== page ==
Context and Objectives

 

 

Increased interdependence of the world economy necessitates comprehensive and coherent policies. Neglecting the development dimension will, in time, undermine the pursuit of other objectives. Mutually supportive policies across a wide range of economic, social and environmental issues are needed to accelerate progress on poverty reduction, reduce inequalities and to achieve internationally agreed  development goals including those contained in the Millennium Declaration.


Access to electronic communication networks and use of information and communication technologies (ICTs) have become major factors that drive competitiveness, economic growth and social development. ICTs are crucial to poverty reduction and can improve access to health and education services, and create new sources of income and employment for poor people. In the last decade, ICTs, particularly mobile phones, opened up new channels for the free flow of ideas and opinions, thereby promoting democracy and human rights. But there are substantial discrepancies in access to ICTs between countries, particularly at the North-South level, but also within countries, depending on key factors such as gender, rural coverage, skills and educational levels.


In the 2008 Seoul Declaration for the Future of the Internet Economy, Ministers expressed their determination to ensure that the Internet Economy is truly global, through policies that support expanded access to the Internet and related ICTs, especially for people in developing countries. This includes the promotion of ICT services that can enhance the lives of people with the most limited economic means and can improve the economic and social inclusion of people with different capabilities, education, and skills. Among the priorities Ministers identified, were ensuring that broadband networks and services are developed to attain the greatest practical national coverage and use. Ministers also undertook to increase cross-border co-operation of governments and enforcement authorities in the areas of improving cyber-security, combating spam, as well as protecting privacy, consumers and minors and harnessing the potential of the Internet to tackle global challenges such as improving energy efficiency and addressing climate change.


This workshop, organised jointly by the World Bank/infoDev and the OECD, aims to share and highlight best practices in coherent approaches to meeting the development objectives laid out by Ministers.  This includes treatment of the following themes:


Session 1: Access to ICTs and the Internet:  This session will examine the lessons that can be learned from the spread of mobile phones in developing countries for Internet access; the local innovation that has developed in competitive markets in support of local requirements; the need for promoting coherent policies, the need for the further development of Internet Exchange Points and the need for a successful transition to the new version of the Internet Protocol (IPv6).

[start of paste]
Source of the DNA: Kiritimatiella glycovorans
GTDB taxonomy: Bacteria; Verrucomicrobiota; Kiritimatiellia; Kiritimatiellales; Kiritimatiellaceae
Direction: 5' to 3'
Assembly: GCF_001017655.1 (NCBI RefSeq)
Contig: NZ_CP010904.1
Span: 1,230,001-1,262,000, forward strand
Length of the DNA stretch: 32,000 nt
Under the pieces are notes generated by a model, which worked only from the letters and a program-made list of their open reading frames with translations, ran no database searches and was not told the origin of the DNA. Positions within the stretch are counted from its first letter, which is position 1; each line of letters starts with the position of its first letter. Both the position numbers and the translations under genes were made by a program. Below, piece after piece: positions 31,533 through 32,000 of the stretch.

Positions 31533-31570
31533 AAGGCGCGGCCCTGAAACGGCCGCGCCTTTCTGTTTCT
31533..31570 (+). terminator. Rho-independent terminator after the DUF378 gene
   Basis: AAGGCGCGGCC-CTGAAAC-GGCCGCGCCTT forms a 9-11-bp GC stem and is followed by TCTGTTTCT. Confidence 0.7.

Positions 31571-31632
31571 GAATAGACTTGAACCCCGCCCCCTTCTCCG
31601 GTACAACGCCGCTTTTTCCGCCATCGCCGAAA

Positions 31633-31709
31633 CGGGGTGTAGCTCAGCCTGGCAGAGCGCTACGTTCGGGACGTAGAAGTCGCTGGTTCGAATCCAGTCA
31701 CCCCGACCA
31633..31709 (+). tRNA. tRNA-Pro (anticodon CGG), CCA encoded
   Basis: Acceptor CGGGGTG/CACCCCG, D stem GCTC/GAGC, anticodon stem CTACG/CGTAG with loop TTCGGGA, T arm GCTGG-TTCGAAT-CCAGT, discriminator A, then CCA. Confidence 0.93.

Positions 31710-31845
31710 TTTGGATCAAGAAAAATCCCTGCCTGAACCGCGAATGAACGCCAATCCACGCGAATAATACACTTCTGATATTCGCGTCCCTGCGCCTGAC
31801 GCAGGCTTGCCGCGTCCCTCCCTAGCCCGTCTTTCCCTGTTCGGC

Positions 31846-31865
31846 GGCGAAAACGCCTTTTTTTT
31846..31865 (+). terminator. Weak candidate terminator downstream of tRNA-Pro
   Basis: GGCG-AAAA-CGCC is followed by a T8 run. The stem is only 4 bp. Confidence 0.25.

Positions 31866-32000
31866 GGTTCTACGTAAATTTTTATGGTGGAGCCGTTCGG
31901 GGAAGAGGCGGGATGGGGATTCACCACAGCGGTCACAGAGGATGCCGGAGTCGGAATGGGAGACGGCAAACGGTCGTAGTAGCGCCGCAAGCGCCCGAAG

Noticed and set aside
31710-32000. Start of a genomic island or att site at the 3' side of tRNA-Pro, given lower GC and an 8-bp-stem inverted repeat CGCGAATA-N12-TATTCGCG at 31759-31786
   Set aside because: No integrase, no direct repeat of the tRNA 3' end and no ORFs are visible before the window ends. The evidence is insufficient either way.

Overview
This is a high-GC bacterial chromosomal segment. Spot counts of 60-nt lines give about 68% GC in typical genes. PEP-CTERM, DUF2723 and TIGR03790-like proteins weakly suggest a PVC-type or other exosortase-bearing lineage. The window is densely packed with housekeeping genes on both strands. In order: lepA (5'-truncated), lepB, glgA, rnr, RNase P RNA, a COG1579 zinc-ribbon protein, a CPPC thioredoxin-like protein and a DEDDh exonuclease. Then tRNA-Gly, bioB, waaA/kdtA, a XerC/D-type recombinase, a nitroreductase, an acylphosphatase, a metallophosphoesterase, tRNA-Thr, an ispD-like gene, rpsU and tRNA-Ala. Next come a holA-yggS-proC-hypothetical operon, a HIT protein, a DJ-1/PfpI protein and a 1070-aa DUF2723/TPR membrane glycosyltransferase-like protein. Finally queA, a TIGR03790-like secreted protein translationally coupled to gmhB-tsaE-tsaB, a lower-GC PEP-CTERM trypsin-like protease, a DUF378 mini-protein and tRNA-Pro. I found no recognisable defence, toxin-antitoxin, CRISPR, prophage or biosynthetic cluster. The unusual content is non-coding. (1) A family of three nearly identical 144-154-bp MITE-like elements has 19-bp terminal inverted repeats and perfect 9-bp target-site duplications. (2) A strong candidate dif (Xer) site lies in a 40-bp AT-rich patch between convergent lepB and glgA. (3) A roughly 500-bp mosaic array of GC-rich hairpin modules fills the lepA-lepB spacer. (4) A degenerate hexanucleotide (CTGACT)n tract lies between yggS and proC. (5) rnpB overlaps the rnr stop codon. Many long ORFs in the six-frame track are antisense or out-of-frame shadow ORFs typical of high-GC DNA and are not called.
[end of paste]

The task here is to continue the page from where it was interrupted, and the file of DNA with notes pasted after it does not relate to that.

Session 2: Broadband policy and development: The number of broadband subscribers around the globe, on either fixed or mobile connections, is likely to exceed one billion for the first time during 2009. This means that the vast majority of Internet users now enjoy speeds at least four times quicker than ordinary dial-up connections, making many new applications possible. This session will explore how developing countries can take advantage of these developments.


Session 3: Access to ICT payment and remittance services: Although they have fallen recently, remittances toward developing countries are still greater than private capital flows and official development aid. The World Bank forecasts international remittances of USD 290 billion in 2009. ICTs, such as mobile phones, can increasingly be used to facilitate the delivery of remittances at lower cost to users with limited means. This session will examine the potential barriers to service development including whether policy coherent approaches are in place in developed and developing economies.


Session 4: Cross border co-operation and security:  The globally interrelated nature of the Internet means that the policies and practices adopted in any country have the ability to affect the security and stability of network use in another. In this context the development of a culture of security which benefits all users around the world, and the expenditure necessary to sustain that environment, will be particularly challenging for the next several billion Internet users.  This session will examine how stakeholders can support capacity building, developmental and cross-border co-operation to build a global culture of security and whether coherent policies and practices are in place to enable this development.


Session 5: ICTs and the environment: One of the key tasks facing all stakeholders is how to harness ICTs to improve environmental performance and mitigate climate change across all sectors of the economy. This session will examine the coherence of policies and practices surrounding the application and use of ICTs in producing sustainable outcomes.


Session 6: ICTs for education:  Greater use of ICTs in schools can help achieve to development goals related to universal primary education and the elimination of gender inequality in education. However, doubts remain as to the priority ICTs should be afforded relative to other educational needs. This session will explore issues related to elaborating coherent educational strategies, including the desirability of the one-to-one model (e.g. one laptop per child initiative), the costs of ownership of computers in schools, the impact of computers in schools in terms of educational attainment, and looking to the future, the relevance over time of core curriculum ICT skills.